The terms “assault and battery” are commonly used together as if they were conjoined twins — but they aren’t. In fact, in New Jersey, “battery” isn’t actually a criminal charge at all.
A battery is usually defined as any hostile or unwanted physical contact between two parties, whether that means someone threw a punch at another person during an argument or merely flicked their hat off their head while making a point. When that kind of offense is committed in New Jersey, the charge is one of two categories of assault: simple assault or aggravated assault.
The difference between simple assault and aggravated assault
Assault charges in this state are broken down the following ways:
Simple assault: This is considered a misdemeanor and could carry up to 6 months in jail and/or a maximum fine of $1,000.
Simple assault falls under disorderly conduct laws in New Jersey. Even if no physical contact was made; something as simple as a menacing or intimidating physical presence, or a verbal altercation where threats were made can be classified as a simple assault. If a physical altercation takes place between mutually consenting participants, it is considered a petty person offense. Petty persons offenses are also a misdemeanor and carry up to 30 days in jail.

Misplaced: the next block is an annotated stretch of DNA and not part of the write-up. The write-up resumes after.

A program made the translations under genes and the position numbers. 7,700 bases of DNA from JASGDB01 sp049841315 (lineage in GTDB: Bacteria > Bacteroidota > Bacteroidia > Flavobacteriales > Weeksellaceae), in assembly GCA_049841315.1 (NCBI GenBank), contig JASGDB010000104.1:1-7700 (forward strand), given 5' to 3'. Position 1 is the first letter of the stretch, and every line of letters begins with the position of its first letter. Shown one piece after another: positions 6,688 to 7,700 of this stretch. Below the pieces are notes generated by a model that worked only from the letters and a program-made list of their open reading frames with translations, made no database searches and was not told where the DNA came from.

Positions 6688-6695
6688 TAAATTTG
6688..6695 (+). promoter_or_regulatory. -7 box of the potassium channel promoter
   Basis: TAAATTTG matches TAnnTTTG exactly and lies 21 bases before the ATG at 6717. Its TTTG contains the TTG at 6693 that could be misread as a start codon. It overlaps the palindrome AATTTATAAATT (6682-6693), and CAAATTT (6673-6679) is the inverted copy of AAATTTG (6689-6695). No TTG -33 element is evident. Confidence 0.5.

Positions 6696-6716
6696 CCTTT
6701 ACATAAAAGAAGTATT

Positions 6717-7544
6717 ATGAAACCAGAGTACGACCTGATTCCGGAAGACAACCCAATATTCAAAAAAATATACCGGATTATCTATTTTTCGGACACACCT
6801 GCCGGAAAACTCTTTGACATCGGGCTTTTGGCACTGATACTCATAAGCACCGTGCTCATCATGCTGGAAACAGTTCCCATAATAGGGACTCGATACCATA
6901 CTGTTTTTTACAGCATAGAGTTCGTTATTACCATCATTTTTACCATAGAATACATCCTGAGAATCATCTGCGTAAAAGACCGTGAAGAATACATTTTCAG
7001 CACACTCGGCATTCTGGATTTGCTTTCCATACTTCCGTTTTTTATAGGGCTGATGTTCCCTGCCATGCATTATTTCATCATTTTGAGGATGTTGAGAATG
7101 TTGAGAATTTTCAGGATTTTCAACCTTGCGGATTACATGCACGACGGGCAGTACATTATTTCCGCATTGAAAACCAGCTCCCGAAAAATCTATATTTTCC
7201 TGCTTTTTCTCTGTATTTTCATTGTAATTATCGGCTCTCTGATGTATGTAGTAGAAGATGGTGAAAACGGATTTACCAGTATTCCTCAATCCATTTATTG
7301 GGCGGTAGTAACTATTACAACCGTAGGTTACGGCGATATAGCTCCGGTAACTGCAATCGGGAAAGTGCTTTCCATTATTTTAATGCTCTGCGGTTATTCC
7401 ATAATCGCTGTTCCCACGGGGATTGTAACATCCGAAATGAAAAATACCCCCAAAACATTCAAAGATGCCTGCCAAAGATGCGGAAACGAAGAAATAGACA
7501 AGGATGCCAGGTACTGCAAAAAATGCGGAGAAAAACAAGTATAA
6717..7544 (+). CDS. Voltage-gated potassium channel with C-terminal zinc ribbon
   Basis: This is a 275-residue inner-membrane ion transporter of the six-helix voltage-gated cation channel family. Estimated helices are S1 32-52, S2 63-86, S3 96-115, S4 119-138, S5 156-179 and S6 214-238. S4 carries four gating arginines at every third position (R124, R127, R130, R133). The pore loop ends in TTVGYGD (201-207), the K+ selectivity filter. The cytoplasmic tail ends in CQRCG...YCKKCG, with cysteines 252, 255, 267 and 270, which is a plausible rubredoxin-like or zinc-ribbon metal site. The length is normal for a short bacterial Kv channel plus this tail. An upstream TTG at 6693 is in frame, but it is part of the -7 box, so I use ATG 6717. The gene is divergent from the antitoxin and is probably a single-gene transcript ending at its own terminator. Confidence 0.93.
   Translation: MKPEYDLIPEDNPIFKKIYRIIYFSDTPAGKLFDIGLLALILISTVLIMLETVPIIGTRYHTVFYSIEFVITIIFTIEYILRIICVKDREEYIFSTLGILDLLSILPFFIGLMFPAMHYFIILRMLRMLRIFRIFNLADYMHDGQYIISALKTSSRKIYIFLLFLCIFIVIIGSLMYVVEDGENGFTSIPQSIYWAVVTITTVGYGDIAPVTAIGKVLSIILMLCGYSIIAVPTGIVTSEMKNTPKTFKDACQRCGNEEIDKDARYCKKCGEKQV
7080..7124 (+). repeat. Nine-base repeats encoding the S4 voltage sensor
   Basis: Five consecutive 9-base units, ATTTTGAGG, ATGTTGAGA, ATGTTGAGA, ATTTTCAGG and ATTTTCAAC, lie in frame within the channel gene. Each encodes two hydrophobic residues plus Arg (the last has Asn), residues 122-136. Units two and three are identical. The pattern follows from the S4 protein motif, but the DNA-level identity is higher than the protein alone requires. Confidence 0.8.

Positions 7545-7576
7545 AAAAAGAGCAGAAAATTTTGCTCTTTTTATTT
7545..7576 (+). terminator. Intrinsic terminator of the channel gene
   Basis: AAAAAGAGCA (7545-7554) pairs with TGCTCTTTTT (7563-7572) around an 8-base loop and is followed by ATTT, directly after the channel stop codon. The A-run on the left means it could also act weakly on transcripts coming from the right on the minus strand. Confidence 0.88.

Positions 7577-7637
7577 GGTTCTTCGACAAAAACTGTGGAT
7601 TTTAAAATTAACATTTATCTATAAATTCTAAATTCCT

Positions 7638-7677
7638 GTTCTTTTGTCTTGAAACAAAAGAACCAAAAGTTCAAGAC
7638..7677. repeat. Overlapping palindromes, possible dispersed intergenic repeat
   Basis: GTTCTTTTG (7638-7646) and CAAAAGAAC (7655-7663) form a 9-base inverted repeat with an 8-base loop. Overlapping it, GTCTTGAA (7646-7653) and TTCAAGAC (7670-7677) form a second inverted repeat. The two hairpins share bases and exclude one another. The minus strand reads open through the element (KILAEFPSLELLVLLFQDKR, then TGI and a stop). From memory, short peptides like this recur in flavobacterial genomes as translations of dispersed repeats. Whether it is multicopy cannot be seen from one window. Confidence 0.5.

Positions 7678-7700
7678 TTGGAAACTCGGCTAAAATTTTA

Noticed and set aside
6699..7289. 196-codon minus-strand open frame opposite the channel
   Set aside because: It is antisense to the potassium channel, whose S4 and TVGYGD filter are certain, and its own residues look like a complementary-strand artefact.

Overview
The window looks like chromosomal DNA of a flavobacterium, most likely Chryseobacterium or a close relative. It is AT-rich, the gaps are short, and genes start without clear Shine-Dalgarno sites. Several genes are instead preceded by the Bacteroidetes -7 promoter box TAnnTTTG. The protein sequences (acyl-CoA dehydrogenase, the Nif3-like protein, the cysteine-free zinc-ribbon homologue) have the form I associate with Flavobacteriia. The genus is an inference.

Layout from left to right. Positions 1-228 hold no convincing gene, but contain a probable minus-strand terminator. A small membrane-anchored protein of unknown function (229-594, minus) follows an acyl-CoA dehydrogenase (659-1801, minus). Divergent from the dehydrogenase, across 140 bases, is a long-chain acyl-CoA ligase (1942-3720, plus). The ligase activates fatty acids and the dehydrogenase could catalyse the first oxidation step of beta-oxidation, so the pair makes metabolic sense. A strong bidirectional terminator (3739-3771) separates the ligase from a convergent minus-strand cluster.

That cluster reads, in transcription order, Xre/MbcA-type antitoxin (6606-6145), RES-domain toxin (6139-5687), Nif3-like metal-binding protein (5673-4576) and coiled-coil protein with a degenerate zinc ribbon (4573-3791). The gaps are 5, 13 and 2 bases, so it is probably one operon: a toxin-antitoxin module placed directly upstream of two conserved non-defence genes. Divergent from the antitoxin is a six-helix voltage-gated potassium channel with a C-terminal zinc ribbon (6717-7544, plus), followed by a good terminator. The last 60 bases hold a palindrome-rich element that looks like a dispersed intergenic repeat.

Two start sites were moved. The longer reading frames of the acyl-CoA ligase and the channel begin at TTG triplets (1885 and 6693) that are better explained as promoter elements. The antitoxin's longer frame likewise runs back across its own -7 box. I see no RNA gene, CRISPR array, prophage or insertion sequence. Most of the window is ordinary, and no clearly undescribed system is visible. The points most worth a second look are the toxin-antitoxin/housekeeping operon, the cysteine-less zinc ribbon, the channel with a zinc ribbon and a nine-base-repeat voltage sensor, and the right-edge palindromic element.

Aggravated assault: Causing, or attempting to cause bodily injury is aggravated assault.
If a deadly weapon was used, even pointing a firearm, then it is also considered aggravated assault. A component of “reckless disregard for life,” often qualifies the charge to be enhanced to aggravated.
If these legal distinctions are confusing, you are not alone. To develop a solid defense against assault charges, it is best to rely upon legal counsel that has experience in violent crimes.